December 12th, 2011

Witches of Northumberland

Posted by julieengel in Uncategorized

Florence tapped some vampire dust out of the tiny bottle into our cauldron as Diana put the orgorl oil and pedals from the Narcissus flower. Now it was time for us to each give a drop of blood and a strand of hair, so we all pricked our fingers and plucked hair without hesitation. After about five minutes of stirring the potion, it was time for us to drink ourselves invisible. Florence emptied the potion into three bottles, and gave us each one with a precaution, “We need this potion to last us until we get to Scott.. A sip of it will assure your invisibility but for so long, so be sure sip some every hour. We cannot risk being seen.” And on that note, we clanked our bottles together and took a swig each. As I looked around at Diana and Florence, I truly thought we had failed because I could see both of them quite clearly. Looking past them and into the mirror then looking back at our circle, my worries were put to an end. “Relax, Lucie. We can see each other but other people can’t see us. Here, take this mirror and carry it in your pocket. If you ever have a doubt that the potion is still working, just look for your reflection and you’ll know what to do from there,” said Florence.
As we sped down the highway about half way through Cumbria, several chills passed throughout my body. Something wasn’t right, but I couldn’t figure out just what. Right as I was about to speak, the tires screeched, and the car came to a sudden halt. A man had been hit and left for dead on the open road, and would’ve been pummeled again if Diana hadn’t seen them. Florence, who was woken from her nap by the sudden stop, ran to the front of the car. “What happened?! Is everyone okay?!” she cried. “It’s a hit and run! We have to go help him. We can’t just leave a man in the middle of the road!” said Diana. “Oh my God,” said Florence fearfully, “He’s here. We have to leave and we have to leave NOW. That’s not a dead man, that’s my father! Quick, the both of you, get over here.” Florence murmured a few words and with the flick of her wand, we were outside of the car. Her father was in the car within seconds, tearing it apart to find any clues as to where we had went, but we didn’t stay around to watch. It was clear that we were never going to make it to Northumberland without a fight, and so we did what any witch in our situation would do, we cracked open Mum’s thick brown spell book.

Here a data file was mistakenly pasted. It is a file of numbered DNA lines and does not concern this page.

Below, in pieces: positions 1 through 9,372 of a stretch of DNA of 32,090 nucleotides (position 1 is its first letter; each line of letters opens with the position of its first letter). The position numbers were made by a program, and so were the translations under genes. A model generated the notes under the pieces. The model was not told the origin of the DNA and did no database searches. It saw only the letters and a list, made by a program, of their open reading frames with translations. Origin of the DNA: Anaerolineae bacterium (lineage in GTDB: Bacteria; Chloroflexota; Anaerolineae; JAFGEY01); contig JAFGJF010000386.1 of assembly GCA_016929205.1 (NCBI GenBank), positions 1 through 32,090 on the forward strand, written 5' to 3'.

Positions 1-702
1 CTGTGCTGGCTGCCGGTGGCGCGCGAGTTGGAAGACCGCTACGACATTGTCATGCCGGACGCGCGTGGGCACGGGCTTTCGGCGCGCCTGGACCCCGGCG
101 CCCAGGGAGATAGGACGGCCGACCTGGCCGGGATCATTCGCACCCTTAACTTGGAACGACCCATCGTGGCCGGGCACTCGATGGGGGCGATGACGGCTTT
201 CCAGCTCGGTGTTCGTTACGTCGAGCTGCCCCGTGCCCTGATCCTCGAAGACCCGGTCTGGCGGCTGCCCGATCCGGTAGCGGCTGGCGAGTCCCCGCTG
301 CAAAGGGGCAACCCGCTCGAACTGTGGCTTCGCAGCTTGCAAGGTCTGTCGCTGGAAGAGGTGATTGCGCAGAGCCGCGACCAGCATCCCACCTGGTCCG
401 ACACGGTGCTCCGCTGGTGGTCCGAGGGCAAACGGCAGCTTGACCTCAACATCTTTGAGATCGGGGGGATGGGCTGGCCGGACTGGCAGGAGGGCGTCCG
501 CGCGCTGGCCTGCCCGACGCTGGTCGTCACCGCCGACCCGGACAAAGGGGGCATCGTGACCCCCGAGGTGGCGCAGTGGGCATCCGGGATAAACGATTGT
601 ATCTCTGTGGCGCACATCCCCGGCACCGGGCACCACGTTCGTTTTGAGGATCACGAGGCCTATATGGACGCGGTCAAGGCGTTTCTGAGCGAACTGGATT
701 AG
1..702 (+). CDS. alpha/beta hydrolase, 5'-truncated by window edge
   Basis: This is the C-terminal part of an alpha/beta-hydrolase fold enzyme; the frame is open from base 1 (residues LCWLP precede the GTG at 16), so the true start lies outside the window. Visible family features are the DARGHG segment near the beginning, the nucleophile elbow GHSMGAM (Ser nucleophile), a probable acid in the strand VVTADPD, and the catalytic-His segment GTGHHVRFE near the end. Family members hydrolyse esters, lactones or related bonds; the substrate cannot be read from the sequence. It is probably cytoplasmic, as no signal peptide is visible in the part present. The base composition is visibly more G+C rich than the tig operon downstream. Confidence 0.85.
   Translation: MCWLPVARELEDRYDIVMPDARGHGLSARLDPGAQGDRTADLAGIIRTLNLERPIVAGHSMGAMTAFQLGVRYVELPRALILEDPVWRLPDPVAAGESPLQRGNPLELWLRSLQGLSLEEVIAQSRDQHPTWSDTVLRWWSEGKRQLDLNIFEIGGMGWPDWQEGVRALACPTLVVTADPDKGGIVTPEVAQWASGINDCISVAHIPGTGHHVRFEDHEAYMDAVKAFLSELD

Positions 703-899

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  1.    jenny abeles said,

    on December 16th, 2011 at 3:04 pm

    hi Julie. I love your theme; anything magical or occult immediately has my attention, and I don’t think I’m alone in that. I can understand your anxiety about finding an ending, and once you’ve found it, you’ll know more about what this story means and says and how to revise so as to highlight these themes in meaningful, provocative ways. Remember the ending to “The Tiger’s Bride”? The beasty bad guy turns out not to be bad or wrong at all, subverting our expectation for how that kind of story should end. Maybe you could do something similarly surprising here. You’ve got conflict here, as the witches gird themselves for battle, but what do you want to say about conflict and how to resolve it? Your ending will be a comment on your feelings about that. Is this as simple as good vs evil? How to complicate that paradigm?

    I really like your description of the enchanted car, and that’s precisely the kind of thing that appeals to readers intrigued by magic. It’s an exotic subject, and your descriptions of the characters, their clothes, their implements, their surroundings will go far in enchanting your readers, casting the spell over them that makes this fiction sound real and detailed and rich, a parallel world as substantial as ours.

    Eager to see what you do here! Good luck with that ending…

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